Board of Directors of Sioux City v. Mroz

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295 N.W.2d 447 (1980)

BOARD OF DIRECTORS OF the SIOUX CITY COMMUNITY SCHOOL DISTRICT, Appellant, v. Ames MROZ, Appellee.

No. 63938.

Supreme Court of Iowa.

August 27, 1980.

Rehearing Denied October 9, 1980.

*448 Daniel T. Cutler, Gary W. Koch and Marvin J. Klass of Klass, Whicher & Mishne, Sioux City, for appellant.

Harry H. Smith and MacDonald Smith of Smith & Smith, Sioux City, for appellee.

Edgar H. Bittle of Ahlers, Cooney, Dorweiler, Haynie & Smith, Des Moines, for amicus curiae Iowa Association of School Boards, Inc.

James L. Sayre of Dreher, Wilson, Adams, Jensen, Sayre & Gribble, Des Moines, for amicus curiae Iowa State Education Association.

Considered by REYNOLDSON, C. J., and LeGRAND, UHLENHOPP, ALLBEE, and McGIVERIN, JJ.

McGIVERIN, Justice.

Petitioner Board of Directors of the Sioux City Community School District (Board) appeals a district court judgment affirming an adjudicator's decision requiring the Board to reinstate respondent Ames Mroz as a teacher. The main issue for our review is whether the adjudicator's decision was unsupported by a preponderance of the competent evidence in the record made before the Board when that record is viewed as a whole. § 279.18(6), The Code. We conclude that a preponderance of such evidence establishes "just cause" for termination of the teacher's contract under section 279.15(2), The Code. Therefore, we reverse the court's judgment and the adjudicator's decision and reinstate the Board's decision to terminate the contract.

Mroz was a teacher of junior high school science with the school district until the end of the 1977-78 academic year. On March 4, 1978, the superintendent of the district pursuant to section 279.15 formally notified Mroz that the superintendent would recommend that the Board terminate Mroz's contract at the end of the 1977-78 school year because he was an incompetent teacher. The written notice specified fourteen reasons why the superintendent was recommending termination. These reasons may be categorized in four broad areas: inadequate maintenance of discipline during class; excessive and ineffective use of films; ineffective classroom teaching; and failure to improve and cooperate with school administrators who tried to assist in correcting his deficiencies.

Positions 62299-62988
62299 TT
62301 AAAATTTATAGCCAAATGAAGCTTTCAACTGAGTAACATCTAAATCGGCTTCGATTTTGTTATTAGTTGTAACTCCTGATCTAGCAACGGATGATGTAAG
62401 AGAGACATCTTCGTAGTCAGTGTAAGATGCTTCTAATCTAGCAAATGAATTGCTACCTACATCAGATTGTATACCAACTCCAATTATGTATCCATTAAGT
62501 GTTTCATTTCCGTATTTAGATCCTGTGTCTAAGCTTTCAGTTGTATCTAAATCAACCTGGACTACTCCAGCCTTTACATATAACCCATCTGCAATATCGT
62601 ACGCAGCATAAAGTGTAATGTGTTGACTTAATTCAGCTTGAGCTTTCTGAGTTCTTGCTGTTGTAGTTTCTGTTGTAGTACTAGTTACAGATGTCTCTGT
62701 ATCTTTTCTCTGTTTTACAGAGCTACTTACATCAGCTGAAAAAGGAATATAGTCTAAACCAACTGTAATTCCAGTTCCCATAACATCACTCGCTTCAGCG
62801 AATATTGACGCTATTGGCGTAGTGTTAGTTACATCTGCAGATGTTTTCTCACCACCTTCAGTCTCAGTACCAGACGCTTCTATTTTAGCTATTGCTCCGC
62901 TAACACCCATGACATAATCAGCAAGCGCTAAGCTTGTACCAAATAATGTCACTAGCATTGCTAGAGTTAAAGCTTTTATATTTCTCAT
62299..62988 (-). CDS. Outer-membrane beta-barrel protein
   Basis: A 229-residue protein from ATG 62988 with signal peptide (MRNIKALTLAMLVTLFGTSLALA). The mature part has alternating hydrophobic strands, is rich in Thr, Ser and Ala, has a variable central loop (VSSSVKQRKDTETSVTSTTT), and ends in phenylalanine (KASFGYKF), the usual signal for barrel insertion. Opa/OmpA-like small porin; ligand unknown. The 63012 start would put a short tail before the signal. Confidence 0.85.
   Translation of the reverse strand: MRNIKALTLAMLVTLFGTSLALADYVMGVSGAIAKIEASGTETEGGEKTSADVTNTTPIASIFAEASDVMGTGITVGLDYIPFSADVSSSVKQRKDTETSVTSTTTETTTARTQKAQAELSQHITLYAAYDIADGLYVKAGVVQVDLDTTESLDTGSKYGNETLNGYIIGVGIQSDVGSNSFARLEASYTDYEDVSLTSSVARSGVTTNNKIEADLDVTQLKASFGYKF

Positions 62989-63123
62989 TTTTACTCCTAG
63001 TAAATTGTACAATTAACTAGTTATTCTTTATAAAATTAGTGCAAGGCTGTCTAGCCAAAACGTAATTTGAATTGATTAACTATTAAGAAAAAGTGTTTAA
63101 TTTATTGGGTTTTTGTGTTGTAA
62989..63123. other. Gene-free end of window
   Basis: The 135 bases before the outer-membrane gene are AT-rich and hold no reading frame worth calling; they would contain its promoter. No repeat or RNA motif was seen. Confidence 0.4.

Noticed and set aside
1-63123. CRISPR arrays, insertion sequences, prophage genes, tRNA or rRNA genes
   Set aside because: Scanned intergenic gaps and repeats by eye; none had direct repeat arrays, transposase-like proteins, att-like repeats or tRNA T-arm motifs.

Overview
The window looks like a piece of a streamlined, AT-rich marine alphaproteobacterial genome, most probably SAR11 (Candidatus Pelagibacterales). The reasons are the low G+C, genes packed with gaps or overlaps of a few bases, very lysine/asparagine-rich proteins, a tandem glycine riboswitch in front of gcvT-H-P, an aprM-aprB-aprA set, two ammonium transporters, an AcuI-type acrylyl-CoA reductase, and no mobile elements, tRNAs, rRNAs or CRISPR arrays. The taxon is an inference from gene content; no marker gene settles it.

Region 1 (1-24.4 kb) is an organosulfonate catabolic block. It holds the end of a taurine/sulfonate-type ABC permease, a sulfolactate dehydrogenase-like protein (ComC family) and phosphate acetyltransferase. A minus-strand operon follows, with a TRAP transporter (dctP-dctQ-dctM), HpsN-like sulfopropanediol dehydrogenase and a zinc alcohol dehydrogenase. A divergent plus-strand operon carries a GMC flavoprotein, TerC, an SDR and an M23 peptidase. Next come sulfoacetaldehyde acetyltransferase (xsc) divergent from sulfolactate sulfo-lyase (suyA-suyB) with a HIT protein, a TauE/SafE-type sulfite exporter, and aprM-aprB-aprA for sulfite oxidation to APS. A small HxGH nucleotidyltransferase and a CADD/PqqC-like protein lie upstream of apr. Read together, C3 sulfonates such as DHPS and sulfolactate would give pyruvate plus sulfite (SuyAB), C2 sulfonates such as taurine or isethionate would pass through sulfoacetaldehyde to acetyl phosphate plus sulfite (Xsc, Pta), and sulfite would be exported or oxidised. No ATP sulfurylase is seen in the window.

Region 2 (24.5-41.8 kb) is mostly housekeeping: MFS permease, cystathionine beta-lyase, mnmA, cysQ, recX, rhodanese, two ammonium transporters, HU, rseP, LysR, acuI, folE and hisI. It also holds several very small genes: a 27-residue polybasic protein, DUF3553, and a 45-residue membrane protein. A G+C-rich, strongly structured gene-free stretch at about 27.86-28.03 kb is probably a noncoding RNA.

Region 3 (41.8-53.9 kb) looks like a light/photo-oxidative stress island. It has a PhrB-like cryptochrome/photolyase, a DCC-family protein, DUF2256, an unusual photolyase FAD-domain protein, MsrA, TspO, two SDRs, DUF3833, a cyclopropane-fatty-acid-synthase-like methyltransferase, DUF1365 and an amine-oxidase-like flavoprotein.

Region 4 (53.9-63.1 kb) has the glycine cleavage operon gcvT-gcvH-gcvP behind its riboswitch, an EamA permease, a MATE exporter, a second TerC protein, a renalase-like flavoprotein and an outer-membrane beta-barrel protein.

Following the notice, the parties used the private hearing and review procedures for teacher terminations in sections 279.15-.18, The Code. The parties agree that all these procedures were properly followed. Mroz requested a private hearing before the school board. After fourteen hours of testimony and hearing, the Board decided that "just cause," as required by section 279.15, existed and voted to terminate Mroz's contract. Mroz rejected the Board's decision and appealed to an adjudicator. § 279.17. In April 1979 the adjudicator reversed the Board and ordered it to offer Mroz a teaching contract for the 1979-80 school year. The Board rejected the adjudicator's decision and appealed by filing a petition for judicial review in the district court under section 279.18. In August 1979 the court affirmed the adjudicator's decision. The Board has appealed to us.

In reviewing the termination of a teacher's contract under section 279.15, we make anew the judicial determinations required by section 279.18. Board of Education v. Youel, 282 N.W.2d 677, 679 (Iowa 1979). The Board asked the district court to review the record to determine whether the adjudicator's decision was "unsupported by a preponderance of the competent evidence in the record made before the board and the adjudicator when that record is viewed as a *449 whole." § 279.18. All the evidence was presented before the Board. We have reviewed the record, giving weight to the fact findings of the Board as required by section 279.18, and conclude that the adjudicator's decision was unsupported by such evidence. We believe the decision of the Board was supported by a preponderance of the competent evidence. Therefore, we reinstate the Board's decision to terminate Mroz's contract.